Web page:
Wednesday

grass-fed and local

since jim hit the ground running on june 1st with summer camp training, we haven't exactly  enjoyed much family time.  he leaves before the kids wake and comes home long after they're asleep.  we try to make it up to camp for meals, but we don't exactly get his undivided attention up there.  it won't always be this intense, but orientation is truly mad.

so when we were able to steal jim away to carol and dave's roadhouse for a dinner out on sunday night, it was a definite treat.  we ate on their deck, no fits were thrown, and jim and i enjoyed burgers from the grass-fed-and-finished beef from the kananga farm, which is adjacent to camp.


after i ordered (in a blur of juggling bibs, high chair straps, and sippy cups),  i realized that if i'd given more than a cursory look a the menu, i could have had a dinner with the kind of vegetables not served in the dining hall, but camp is definitely not serving up grass-fed beef, and these burgers were tasty.

more and more restaurants in our area are sourcing meat, eggs, and produce from local farms, and i love it.  i love knowing that my dollar is supporting not only a local business but a local farm.  i love knowing that the animals were pastured or the produce was not treated with pesticides.  i love that my burger journeyed to my plate from the farm in my backyard instead of being shipped who knows how far from a seedy factory farm.

if restaurants know that customers care about where their meals come from, they will source more local and organic ingredients.  the local food movement is definitely growing in my small town because of consumer interest.  i got an email this week from the ivy cafe saying they had veal on their new summer menu from a local farm where the cows were all pastured and not confined.  i have never ordered veal because of the awful conditions they are conventionally raised in, but i could definitely order veal from a local farm that i could trust and even visit.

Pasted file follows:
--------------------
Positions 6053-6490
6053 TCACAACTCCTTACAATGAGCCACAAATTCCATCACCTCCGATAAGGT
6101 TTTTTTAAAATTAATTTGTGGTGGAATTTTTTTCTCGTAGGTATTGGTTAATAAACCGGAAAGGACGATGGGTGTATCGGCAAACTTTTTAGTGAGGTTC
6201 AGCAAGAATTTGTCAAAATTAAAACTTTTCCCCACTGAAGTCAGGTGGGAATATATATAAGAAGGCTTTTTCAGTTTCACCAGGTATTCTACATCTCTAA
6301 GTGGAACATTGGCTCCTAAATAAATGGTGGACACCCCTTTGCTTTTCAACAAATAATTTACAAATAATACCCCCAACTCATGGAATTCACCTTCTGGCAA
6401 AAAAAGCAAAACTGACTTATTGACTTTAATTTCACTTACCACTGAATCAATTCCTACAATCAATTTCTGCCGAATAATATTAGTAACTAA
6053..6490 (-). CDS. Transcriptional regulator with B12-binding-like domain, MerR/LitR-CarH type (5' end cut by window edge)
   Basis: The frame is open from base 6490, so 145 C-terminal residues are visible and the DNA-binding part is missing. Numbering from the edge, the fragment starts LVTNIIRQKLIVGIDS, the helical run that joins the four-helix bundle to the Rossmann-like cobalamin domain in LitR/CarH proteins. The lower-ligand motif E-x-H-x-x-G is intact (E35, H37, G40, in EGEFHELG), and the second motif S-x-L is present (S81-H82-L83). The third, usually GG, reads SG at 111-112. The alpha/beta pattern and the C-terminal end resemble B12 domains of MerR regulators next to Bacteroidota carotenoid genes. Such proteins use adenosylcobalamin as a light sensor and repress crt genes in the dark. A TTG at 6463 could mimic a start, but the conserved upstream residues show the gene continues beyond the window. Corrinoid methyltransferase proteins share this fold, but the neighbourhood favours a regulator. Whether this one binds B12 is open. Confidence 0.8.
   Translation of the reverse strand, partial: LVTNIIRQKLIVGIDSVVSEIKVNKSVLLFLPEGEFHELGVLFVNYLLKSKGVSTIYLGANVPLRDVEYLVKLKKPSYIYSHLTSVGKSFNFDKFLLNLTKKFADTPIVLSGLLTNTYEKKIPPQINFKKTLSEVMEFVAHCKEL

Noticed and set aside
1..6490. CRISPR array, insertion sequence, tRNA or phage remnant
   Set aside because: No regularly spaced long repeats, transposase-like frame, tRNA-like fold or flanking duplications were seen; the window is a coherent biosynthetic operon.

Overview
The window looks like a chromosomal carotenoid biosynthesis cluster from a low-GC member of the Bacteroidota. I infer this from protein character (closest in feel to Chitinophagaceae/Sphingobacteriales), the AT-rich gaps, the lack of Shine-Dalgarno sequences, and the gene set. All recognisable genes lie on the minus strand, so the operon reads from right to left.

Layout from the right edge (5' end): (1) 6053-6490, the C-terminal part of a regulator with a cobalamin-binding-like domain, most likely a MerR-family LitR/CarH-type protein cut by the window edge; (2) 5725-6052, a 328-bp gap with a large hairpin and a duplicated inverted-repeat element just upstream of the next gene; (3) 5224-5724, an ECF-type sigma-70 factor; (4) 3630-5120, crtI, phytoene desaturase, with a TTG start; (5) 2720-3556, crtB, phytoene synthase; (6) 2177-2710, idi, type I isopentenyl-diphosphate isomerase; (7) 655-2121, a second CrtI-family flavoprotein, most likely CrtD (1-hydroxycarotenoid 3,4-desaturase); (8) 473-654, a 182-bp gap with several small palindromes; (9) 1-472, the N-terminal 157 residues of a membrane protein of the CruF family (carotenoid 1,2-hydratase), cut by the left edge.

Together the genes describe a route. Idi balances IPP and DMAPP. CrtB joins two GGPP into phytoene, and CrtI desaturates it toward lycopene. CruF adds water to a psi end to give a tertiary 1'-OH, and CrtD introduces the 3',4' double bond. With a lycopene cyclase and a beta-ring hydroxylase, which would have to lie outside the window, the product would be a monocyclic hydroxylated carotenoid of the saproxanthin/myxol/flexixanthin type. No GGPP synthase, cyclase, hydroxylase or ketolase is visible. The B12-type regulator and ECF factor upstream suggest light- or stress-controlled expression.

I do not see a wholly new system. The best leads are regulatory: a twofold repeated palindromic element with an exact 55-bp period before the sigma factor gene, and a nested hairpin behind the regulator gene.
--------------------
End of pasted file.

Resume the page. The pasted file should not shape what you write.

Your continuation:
when restaurants source ingredients locally and craft menus from what is in season, it's good for local economies and so much better for our health.  businesses will listen if they know that's what consumers want.  money talks, and we truly can cast votes with our dollars for better, locally-sourced food.

how important is buying local food to you?  do you have a favorite source for local food?



quest for real food is hosting a conversation on local eating, and the local cook has an interesting series on the intersection of faith and eating with a challenge about supporting local farmers.  check them out:)  this post is also linked to works for me wednesday.




9 comments:

monica said...

This is so exciting! It gets tedious to explain to people what kind of meat I will eat. 'Happy animals' I'll say, and then we get into the discussion about what a 'happy animal' is. It is amazing how much people don't know about what they're eating.

Kelly Irene said...

I like Monica's comment about "Happy animals"; that's a great way to say it!
Suzannah, we have a few restaurants here that are sourcing locally as well, and my hubby and I are trying to make more of a point of spending our money there when we do go out. One of my favorites is a bison burger...it's delicious, and I know the family who owns the farm!
I'm glad you enjoyed a local meal in peace with your family :)